Internet of Things devices will soon be used to power and better manage cities’ transportation, power grids and security, with the rise of smart cities to drive unprecedented demand in connected devices.

According to a new report by Frost & Sullivan on the growth of the IoT market, spending on smart cities around the world will account for almost a third of the expected rapid rise in IoT technology in the coming years.

The report predicted the APAC IoT market to hit $436.77 billion in revenue by 2026, a huge jump from $96.92 billion in 2020.

China is leading this spending, accounting for half of the overall APAC market, followed by Japan and Australia.

Smart cities are led by local governments, and their spending made up nearly one third of the total regional spend, followed by transportation and logistics, and manufacturing.

There have been a number of significant smart cities announcements in Australia recently that will contribute to this rapid growth.

In March, a new suburb near the ACT-New South Wales border released a repeatable smart city blueprint for any local government to use.

Googong will eventually be home to 18,000 residents in 6,500 homes, and is located only 16km from Parliament House.

The open-source Smart Suburb Blueprint was developed over 18 months at a cost of $2.4 million, including a $1.1 million federal government grant.

The plan includes smart lighting, smart parking, smart waste, smart irrigation, environmental monitoring and car park usage.

A smart wind turbine and solar-powered smart poles have already been installed in the suburb.

The City of Greater Geelong in Victoria also adopted a Smart City strategic framework recently in an effort to make the area more liveable.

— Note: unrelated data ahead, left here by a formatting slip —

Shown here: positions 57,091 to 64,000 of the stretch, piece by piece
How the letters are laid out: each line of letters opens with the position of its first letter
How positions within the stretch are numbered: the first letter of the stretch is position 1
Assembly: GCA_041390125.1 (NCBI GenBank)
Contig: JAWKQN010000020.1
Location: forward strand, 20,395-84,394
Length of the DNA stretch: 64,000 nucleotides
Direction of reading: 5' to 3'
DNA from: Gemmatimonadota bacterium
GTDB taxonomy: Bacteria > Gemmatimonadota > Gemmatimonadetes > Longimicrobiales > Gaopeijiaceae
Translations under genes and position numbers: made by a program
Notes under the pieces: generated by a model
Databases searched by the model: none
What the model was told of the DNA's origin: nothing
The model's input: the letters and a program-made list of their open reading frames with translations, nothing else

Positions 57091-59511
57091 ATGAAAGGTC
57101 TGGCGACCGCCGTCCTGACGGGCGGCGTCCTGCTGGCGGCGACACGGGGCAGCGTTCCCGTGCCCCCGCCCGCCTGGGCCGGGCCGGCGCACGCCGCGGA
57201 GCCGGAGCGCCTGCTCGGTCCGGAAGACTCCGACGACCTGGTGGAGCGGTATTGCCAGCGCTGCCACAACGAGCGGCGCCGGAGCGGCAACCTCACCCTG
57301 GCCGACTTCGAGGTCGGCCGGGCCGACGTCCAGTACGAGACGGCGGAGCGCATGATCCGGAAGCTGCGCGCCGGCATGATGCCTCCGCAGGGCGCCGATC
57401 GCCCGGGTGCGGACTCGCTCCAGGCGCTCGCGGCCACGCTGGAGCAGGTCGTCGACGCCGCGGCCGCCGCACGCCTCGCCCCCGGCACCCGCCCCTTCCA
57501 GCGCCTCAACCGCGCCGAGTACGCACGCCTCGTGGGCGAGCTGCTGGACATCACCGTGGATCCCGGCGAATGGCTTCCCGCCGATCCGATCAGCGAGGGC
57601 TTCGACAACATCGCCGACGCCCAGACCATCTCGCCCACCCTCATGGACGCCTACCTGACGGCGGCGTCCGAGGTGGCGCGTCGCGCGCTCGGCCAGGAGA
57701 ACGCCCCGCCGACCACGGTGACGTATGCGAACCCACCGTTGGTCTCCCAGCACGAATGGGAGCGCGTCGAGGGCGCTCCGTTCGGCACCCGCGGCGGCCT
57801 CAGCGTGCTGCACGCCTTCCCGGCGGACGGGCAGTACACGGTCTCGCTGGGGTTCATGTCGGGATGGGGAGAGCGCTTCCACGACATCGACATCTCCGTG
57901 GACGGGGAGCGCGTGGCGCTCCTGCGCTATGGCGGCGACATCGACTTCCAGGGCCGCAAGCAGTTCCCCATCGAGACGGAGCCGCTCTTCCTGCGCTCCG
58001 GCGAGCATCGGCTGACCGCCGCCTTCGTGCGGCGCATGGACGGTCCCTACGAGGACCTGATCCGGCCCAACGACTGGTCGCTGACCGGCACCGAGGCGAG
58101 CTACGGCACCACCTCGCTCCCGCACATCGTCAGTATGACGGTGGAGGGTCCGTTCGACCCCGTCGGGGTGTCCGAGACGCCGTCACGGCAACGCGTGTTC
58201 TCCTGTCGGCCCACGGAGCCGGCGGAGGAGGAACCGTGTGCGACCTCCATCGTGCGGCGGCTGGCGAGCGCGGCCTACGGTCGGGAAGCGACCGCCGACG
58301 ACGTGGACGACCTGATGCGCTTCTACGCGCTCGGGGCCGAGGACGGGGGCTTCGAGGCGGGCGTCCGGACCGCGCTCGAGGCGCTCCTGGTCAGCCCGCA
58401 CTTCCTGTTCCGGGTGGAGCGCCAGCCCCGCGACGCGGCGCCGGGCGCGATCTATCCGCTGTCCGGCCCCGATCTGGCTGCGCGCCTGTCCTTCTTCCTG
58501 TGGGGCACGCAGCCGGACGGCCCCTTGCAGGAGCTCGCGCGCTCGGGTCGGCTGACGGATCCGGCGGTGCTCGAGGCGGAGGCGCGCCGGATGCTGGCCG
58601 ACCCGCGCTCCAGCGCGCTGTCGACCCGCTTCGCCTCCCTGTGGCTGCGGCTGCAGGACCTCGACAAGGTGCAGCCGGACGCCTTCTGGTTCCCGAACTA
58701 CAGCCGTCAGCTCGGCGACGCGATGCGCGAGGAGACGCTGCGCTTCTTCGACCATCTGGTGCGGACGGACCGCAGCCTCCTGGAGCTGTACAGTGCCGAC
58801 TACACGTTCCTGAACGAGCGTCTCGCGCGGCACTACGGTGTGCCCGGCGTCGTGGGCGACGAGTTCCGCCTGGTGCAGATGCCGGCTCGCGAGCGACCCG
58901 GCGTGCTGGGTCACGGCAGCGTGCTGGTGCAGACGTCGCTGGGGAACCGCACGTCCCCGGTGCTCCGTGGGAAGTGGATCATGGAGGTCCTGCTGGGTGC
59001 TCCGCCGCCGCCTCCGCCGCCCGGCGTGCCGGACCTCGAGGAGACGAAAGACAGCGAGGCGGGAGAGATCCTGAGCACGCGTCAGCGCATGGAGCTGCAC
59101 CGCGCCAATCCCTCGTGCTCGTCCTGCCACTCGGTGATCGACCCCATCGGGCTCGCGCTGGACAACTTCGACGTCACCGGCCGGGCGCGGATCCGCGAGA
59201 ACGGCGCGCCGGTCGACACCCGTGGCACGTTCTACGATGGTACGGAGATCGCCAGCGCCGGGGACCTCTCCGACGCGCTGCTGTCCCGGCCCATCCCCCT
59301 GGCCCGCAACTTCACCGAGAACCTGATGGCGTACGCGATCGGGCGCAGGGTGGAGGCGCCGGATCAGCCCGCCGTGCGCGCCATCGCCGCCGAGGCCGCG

The four-year plan will include the flagship development of a digital-version of the city, which will be used to allow locals to participate in planning and urban design.

A new IoT network will also assist the council in better managing its assets and resources.

Just last week, EFTPOS revealed it will be using blockchain technology to offer devices to power smart cities, including blockchain-powered autonomous vehicles and advanced infrastructure.

This sharp growth will benefit “low-resource IoT devices penetration”, Frost & Sullivan information and communication technology research analyst Hemangi Patel said.

“Narrowband-IoT is expected to be an integral part of IoT connectivity, addressing requirements related to low-bandwidth, low-speed connections in utilities, industries and households,” Patel said.

“On a macro level, increasing government focus on smart cities and Industry 4.0 initiatives is driving demand for digital IoT solutions in the region, such as eGovernment, public transportation, smart traffic management systems and smart power grids.”

It also presents lucrative growth opportunities for telcos, with a chance to extend their offerings to include connectivity management, data security and data routing, Patel said.

“Given their portfolios ranging from business application solutions to data analytics and end-to-end platforms, telcos are set to become IoT one-stop solution providers,” he said.

Multi-cloud solutions including collaborative tools that allow users to share information on one platform will also be crucial, creating automation capabilities to enhance the computation powers of smart cities, the report found.

And manufacturers will have to develop their horizontal capabilities in areas such as predictive maintenance, remote monitoring and connected operational intelligence, including in the form of smart lighting, security and surveillance, and waste management.

Earlier this year, the federal government unveiled Australia’s first IoT security awareness guidelines, with advice and support for manufacturers and users.

The Internet of Things Alliance Australia found that there are 127 new IoT devices being connected to the internet every second, with approximately 31 billion device installations in 2020.